Earlier this year, Scottish art-funk band Franz Ferdinand found itself in strange company: The quartet's song "Take Me Out" -- released on the small Domino label -- landed at Number Three on the British singles chart, just behind Kelis and the latest winner of the U.K.'s Pop Idol contest, Michelle McManus. The herky-jerky track is not your typical chart-topper, but the members of Franz Ferdinand see nothing unusual about its success. "The best moments in pop music are when outsiders come into the mainstream," says singer Alex Kapranos. "We're playing pop music, the same way that Nirvana was a pop band and the Shangri-Las were a pop band."
Kapranos started the group in the spring of 2002, after Mick Cooke from Belle and Sebastian gave him a bass guitar and told him to do something useful with it. Kapranos gave his friend Bob Hardy a few lessons on the instrument and recruited drummer Paul Thomson. Shortly thereafter, Kapranos met guitarist Nick McCarthy at a party, fought with him about a bottle of vodka, called a truce and asked him to join the band.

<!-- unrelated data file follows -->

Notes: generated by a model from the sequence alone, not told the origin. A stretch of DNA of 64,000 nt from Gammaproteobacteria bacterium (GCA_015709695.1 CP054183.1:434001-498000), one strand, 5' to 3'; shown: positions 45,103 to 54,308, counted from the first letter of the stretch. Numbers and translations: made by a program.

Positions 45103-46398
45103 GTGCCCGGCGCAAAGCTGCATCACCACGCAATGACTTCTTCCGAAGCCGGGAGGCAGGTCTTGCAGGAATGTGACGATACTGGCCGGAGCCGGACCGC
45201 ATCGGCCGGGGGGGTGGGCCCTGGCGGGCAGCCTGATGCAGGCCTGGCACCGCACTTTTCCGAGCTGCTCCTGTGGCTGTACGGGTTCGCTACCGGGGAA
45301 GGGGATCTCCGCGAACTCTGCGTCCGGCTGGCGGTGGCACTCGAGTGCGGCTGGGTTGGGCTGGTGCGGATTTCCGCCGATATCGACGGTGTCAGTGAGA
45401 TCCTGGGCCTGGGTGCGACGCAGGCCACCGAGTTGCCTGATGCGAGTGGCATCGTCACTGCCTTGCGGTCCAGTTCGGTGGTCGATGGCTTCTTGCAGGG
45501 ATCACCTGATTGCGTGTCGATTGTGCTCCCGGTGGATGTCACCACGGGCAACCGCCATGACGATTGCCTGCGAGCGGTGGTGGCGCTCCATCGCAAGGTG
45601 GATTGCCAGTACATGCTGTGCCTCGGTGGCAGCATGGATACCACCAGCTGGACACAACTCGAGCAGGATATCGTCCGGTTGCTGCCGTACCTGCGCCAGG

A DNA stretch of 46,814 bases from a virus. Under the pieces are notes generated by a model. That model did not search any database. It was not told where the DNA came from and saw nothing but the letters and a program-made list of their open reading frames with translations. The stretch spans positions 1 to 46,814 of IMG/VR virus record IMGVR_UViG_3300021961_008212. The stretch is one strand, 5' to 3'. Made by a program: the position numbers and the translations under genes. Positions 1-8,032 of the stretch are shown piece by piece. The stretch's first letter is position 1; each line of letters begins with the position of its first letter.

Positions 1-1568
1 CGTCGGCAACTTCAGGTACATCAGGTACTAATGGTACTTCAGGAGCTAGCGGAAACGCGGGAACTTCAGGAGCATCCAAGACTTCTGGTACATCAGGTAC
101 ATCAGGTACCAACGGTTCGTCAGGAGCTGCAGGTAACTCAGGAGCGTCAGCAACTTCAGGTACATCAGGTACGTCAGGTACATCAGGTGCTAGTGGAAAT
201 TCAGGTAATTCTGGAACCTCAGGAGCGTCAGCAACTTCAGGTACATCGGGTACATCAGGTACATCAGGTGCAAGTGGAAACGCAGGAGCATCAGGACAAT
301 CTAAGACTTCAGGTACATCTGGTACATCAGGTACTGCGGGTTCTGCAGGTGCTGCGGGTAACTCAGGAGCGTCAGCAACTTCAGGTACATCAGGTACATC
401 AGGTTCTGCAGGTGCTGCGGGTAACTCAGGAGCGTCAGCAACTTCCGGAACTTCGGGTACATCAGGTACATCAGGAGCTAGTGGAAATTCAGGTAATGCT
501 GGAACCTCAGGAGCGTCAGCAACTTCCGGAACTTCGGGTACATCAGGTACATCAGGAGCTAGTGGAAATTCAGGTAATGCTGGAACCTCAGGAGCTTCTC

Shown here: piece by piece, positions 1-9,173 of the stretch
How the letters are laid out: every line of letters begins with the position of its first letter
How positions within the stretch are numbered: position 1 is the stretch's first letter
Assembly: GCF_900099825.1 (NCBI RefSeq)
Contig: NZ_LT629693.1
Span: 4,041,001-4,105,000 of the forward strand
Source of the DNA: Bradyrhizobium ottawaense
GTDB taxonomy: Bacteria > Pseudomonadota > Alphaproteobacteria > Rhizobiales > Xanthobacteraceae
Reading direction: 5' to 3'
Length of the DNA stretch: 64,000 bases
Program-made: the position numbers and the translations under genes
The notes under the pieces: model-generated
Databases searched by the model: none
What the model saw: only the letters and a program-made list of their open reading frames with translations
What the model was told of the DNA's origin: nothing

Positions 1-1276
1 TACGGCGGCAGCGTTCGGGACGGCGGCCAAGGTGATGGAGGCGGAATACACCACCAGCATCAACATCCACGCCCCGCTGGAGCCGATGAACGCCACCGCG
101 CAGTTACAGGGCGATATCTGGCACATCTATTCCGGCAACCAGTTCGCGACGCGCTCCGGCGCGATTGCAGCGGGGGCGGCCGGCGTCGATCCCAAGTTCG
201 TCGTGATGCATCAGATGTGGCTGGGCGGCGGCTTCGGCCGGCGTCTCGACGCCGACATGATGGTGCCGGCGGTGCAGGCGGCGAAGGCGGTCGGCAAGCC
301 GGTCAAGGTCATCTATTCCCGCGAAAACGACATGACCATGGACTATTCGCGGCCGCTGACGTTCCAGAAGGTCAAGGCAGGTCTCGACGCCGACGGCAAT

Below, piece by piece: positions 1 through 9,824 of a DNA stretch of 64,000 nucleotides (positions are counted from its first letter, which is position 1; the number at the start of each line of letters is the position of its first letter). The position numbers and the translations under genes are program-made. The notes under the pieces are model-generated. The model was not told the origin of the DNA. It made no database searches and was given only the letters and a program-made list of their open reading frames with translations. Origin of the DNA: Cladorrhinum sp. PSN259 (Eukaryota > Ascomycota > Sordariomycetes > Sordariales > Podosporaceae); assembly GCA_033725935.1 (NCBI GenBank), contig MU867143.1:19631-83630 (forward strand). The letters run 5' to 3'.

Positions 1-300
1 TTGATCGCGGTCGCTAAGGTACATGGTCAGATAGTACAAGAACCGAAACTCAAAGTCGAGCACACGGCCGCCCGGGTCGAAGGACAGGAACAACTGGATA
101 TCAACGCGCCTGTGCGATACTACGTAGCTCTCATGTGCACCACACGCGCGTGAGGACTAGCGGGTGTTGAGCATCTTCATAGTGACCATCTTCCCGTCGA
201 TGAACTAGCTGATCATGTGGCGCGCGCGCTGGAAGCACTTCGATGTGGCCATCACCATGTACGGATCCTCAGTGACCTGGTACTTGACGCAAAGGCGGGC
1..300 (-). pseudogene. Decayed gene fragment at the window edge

Franz Ferdinand began throwing dance parties at the Chateau, a rehearsal space they set up in an abandoned warehouse in Glasgow. "Instead of paying rent, we upgraded the building," Kapranos says. After noise complaints, they relocated to an abandoned jail. "It isn't that bad," says Hardy. "A lot of the cells are in very good condition."
Their mission, Kapranos says, is to be a live band that makes crowds dance. "We admired the directness of Joy Division but didn't want that somber mood," he says. "We liked the grand drama of Roxy Music but didn't want to sing falsetto. We were sick of going to gigs and seeing people standing there. We would go to dance clubs, and there would be an exciting mix of rock music with electronic music. It makes you think that there's really no difference between the two at all. And why should there be?"